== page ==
Bioplague [was Re: Son of Star Wars]

Robert J. Bradbury (
Wed, 6 Oct 1999 15:23:25 -0700 (PDT)

On Wed, 6 Oct 1999, David Lubkin wrote:

> What scares me is biological warfare. The scenario in Clancy's _Rainbow
> Six_. Find or engineer a biological agent that has a very high mortality
> rate and a fairly long incubation period. Spread it through airports or
> (inter)national events. Better still, develop and release several
> different agents, or different versions of the same agent (perhaps with
> different transmission vectors) -- making it more difficult for society to
> cope with.
> For all we know such a scenario has already occurred, and we are still in
> the incubation period.

Yep, but pretty doubtful.

> Please, Bob, convince me that this can't happen....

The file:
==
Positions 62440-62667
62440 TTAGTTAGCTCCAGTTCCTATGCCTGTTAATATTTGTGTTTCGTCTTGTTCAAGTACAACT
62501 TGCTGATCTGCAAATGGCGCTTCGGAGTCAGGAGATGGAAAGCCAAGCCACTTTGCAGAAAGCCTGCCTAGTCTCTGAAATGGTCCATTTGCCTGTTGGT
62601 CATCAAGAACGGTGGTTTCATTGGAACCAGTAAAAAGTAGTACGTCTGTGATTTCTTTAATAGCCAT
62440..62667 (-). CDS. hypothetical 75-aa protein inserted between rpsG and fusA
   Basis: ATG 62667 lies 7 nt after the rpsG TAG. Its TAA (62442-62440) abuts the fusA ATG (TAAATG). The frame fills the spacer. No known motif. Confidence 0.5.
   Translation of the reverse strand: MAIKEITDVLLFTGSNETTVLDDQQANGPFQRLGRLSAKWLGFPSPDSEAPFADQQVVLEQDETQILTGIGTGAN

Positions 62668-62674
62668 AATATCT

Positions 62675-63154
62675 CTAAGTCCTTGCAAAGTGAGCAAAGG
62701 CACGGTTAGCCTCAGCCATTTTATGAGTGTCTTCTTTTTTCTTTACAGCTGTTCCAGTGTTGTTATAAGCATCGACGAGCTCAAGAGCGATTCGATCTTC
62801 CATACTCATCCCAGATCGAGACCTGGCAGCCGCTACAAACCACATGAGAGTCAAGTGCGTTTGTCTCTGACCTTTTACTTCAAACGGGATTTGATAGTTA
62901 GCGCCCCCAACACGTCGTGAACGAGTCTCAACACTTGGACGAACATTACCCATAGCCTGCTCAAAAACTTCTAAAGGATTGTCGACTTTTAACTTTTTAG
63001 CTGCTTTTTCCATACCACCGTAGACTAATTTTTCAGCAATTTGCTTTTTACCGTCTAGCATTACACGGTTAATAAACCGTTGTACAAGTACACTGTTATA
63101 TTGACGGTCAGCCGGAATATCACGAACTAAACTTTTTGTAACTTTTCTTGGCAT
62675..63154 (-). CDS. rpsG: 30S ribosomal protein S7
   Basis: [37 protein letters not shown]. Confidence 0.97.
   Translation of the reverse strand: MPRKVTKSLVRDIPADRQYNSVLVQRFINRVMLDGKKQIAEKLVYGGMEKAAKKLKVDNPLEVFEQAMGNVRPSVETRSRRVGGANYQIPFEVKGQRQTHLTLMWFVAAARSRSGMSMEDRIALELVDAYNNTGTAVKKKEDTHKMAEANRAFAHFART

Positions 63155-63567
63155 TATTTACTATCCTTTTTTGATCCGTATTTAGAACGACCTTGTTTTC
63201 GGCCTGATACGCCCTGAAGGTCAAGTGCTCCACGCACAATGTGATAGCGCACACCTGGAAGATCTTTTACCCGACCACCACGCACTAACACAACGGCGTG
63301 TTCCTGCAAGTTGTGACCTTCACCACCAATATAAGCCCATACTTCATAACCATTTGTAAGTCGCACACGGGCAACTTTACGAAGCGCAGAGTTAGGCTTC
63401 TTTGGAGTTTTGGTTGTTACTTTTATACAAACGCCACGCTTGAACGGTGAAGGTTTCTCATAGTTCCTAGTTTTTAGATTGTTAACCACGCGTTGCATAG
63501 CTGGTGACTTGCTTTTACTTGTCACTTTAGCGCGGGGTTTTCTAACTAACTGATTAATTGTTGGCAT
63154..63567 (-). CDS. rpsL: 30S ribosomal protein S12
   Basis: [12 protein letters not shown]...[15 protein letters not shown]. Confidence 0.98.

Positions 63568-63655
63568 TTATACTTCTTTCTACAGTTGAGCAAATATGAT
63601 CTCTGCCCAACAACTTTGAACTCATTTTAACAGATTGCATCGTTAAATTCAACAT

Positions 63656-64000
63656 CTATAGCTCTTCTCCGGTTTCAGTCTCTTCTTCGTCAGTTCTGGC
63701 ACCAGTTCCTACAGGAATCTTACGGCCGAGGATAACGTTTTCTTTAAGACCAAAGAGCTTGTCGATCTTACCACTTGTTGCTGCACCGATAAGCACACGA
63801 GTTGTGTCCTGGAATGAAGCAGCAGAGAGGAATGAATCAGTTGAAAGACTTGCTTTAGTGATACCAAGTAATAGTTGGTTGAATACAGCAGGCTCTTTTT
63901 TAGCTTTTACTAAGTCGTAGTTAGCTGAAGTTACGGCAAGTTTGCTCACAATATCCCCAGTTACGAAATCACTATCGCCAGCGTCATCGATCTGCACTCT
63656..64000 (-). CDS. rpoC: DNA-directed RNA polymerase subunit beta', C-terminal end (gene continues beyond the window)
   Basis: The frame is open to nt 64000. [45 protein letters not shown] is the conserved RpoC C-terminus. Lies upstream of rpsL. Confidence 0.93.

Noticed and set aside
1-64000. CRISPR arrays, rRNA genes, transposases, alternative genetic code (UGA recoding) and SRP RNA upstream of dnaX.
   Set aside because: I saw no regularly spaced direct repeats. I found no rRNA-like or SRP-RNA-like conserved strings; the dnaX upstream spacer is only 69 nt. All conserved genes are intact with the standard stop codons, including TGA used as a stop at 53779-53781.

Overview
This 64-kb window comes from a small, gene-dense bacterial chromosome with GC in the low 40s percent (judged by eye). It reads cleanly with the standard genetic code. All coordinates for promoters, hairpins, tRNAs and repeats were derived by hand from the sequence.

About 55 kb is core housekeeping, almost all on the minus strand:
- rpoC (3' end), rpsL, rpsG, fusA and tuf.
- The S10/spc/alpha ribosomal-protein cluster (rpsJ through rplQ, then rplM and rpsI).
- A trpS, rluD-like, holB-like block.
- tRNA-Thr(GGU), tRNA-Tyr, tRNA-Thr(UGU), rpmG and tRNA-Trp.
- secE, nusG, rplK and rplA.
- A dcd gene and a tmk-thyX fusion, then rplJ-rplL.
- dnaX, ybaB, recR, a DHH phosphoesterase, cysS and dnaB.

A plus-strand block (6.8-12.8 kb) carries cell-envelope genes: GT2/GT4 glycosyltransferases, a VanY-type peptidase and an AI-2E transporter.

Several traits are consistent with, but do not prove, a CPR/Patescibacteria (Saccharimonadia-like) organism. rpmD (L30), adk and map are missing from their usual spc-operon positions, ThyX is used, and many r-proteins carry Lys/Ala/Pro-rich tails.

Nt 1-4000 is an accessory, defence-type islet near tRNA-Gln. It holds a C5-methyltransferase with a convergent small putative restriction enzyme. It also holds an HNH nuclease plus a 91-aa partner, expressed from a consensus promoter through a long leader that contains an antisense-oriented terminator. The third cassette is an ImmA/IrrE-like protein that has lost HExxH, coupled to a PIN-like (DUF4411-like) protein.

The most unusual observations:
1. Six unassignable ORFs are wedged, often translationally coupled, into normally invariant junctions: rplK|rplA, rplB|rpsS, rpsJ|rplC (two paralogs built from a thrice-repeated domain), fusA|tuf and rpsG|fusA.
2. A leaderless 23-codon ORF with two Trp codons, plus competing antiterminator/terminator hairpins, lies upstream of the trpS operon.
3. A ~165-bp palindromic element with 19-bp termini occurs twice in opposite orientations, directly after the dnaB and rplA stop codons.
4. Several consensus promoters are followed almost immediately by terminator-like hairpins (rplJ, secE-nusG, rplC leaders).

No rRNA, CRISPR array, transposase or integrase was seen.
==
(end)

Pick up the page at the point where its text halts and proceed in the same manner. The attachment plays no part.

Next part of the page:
If are asking me, I generally go by Robert (no apology required), I'll try to comment.

The general anti-biowarfare argument is that it is difficult to keep the plague from infecting the source. Even if you solve that problem, in the scenario you outline there is a good chance the collapse of world services would be so great that you would drive even the country that had planned for it back to the bronze-age. We are extremely interconnected in ways we don't see unless we think about it really hard. [Where did the arsenic that was used to dope the silicon in the chip that sits in your computer actually come from? etc.] If you weren't *very* careful about it (making a bioweapon expire after a certain time period) it wouldn't be safe for you to go anywhere on the planet.